Stress is a biological response, so the best antidote is to take care of your body. Prioritizing your physical health will help your mental health as well, and it’s fairly easy to accomplish this—even if you’re busy with countless moving-related tasks.
Make sure you are doing the following during the moving process:
- Get enough sleep. The best way to take care of your body is to get a full eight hours of sleep. Deep and abundant sleep lowers your cortisol level, which is the stress hormone. Try to go to bed early enough and avoid watching TV just before bed, as this can interrupt your body’s ability to sleep deeply.
- Eat well. Eating healthy foods will also allow you to tackle moving tasks with less stress. We recommend eating nourishing food that will support your digestion and increase your energy. You can also reward your healthy eating habits by treating yourself to occasional comfort food. You’ll need the energy food provides to face the physical and mental stress of moving, so don’t starve yourself!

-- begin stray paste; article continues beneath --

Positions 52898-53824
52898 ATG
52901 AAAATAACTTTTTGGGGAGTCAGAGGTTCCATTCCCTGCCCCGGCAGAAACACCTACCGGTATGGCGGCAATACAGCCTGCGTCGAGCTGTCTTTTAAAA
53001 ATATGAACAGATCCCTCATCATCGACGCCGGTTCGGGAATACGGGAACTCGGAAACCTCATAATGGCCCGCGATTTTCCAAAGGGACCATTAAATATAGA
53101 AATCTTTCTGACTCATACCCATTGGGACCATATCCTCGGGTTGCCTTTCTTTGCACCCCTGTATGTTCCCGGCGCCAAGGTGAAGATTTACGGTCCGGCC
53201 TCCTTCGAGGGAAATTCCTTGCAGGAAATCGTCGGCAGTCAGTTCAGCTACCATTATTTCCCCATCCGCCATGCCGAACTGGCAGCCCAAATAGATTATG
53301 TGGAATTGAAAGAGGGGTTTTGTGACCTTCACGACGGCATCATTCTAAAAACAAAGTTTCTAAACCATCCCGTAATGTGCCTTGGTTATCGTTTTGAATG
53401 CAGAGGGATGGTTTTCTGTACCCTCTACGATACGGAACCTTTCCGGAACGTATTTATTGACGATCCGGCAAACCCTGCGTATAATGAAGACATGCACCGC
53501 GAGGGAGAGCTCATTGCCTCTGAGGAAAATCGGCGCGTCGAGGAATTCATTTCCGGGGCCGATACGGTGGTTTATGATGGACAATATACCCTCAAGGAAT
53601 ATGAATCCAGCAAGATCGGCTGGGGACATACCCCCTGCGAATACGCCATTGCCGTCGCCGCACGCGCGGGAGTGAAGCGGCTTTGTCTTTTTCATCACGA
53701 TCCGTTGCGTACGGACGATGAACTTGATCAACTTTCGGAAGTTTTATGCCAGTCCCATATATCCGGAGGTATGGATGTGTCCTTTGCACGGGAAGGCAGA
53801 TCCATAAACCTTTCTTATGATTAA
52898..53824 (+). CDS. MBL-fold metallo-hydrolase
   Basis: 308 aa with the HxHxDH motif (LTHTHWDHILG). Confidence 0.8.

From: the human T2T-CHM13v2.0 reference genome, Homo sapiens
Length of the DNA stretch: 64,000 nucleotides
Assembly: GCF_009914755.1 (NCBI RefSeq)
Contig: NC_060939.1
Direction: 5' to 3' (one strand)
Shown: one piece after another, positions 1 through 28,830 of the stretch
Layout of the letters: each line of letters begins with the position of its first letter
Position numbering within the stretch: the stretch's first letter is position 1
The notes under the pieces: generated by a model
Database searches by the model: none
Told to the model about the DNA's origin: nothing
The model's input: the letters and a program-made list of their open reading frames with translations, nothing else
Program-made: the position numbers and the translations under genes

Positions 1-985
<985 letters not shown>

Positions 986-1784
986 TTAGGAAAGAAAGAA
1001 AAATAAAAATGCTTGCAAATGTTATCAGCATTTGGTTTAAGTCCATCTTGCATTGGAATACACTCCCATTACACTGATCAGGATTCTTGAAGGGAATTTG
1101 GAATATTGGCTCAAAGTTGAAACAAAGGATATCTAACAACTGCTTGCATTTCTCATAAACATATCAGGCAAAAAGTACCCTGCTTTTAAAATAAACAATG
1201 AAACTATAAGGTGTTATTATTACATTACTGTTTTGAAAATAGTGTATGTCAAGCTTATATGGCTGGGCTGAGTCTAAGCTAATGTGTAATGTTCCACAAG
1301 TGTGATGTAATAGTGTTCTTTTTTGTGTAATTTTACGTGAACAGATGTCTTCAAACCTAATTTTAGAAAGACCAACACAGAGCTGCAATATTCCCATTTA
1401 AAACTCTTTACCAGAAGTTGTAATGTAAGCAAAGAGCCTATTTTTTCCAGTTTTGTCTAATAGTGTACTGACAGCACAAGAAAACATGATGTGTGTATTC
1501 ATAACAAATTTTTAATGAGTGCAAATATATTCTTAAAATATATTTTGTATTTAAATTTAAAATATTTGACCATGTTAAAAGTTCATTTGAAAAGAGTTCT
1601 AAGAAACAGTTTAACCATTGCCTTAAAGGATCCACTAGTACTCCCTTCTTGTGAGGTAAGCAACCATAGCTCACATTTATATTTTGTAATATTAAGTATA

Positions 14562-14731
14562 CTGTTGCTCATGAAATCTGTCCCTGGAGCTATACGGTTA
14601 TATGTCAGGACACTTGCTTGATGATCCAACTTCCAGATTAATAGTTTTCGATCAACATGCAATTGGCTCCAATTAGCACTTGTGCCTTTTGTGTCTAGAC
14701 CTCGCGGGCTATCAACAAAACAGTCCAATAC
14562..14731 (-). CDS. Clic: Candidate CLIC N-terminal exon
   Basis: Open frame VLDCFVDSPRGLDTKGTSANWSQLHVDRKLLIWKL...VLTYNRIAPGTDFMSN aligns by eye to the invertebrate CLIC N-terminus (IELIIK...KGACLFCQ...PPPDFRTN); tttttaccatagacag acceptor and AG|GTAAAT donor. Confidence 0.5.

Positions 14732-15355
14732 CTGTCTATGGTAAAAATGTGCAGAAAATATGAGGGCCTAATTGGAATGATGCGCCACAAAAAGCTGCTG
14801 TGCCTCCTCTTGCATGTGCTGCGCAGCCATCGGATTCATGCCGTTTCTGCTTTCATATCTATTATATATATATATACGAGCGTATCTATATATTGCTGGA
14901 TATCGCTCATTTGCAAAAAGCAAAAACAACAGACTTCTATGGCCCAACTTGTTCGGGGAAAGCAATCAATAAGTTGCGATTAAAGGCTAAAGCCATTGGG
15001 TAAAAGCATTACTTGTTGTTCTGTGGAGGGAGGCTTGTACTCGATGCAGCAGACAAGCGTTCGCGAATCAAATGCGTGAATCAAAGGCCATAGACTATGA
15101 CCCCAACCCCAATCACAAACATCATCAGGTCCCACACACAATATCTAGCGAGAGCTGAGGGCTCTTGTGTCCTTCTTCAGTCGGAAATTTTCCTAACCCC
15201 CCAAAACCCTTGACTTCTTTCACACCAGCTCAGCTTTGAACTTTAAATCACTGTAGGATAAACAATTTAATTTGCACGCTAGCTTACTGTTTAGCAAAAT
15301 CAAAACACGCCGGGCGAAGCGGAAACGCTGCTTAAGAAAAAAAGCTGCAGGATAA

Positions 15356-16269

- Exercise. Finally, exercise will allow for the release of endorphins, which give us feelings of well-being and happiness. It can even help improve your sleep, which lowers your stress levels even further. Don’t think that you need to run six miles a day or spend over an hour at the gym five times a week to see these benefits. Even a short walk with your dog or just a few minutes of jumping jacks, burpees, or jogging in place can make a significant difference.
#3: Make a Complete List of the Entire Moving Project
Some of our stress ultimately comes from holding too much stuff in our heads, especially when it comes to things we have to do. Productivity expert David Allen says that the human brain is great for creating ideas but not holding them. Making checklists of the tasks on your plate—both big and small—is a great way to clear your head and reduce your stress levels.
When we get stressed about moving, we’re not stressed about all the things we know we have to do. We get stressed about all the unknowns—all the hidden tasks and to-dos that we don’t even know about yet. One of the best ways to manage moving stress is to write down those “hidden tasks” and put them on a list.
Here’s what you can do:
- Break your entire move into mini-projects (by room, by stage, by whatever you like)
- Brainstorm all the things you’ll need to do before you’d call a room or stage “done”
- Turn your brainstorm items into concrete tasks